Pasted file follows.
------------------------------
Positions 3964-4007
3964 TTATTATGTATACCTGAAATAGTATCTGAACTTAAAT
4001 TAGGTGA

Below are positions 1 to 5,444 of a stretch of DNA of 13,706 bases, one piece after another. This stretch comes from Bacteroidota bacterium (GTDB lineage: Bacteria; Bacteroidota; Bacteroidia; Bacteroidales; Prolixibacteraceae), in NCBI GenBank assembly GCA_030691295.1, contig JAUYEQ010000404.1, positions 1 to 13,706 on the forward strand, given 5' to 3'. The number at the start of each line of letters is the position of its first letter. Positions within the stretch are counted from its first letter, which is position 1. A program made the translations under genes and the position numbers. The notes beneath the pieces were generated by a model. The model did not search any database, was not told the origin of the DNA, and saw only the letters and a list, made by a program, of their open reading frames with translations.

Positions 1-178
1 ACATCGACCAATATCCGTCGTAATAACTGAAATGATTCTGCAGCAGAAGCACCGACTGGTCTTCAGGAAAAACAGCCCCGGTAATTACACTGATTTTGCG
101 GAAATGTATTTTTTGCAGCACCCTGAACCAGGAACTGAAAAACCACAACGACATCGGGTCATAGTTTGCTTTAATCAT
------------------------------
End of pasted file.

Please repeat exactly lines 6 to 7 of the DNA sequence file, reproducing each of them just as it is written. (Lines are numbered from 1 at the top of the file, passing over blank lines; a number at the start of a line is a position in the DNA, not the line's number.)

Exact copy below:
1 ACATCGACCAATATCCGTCGTAATAACTGAAATGATTCTGCAGCAGAAGCACCGACTGGTCTTCAGGAAAAACAGCCCCGGTAATTACACTGATTTTGCG
101 GAAATGTATTTTTTGCAGCACCCTGAACCAGGAACTGAAAAACCACAACGACATCGGGTCATAGTTTGCTTTAATCAT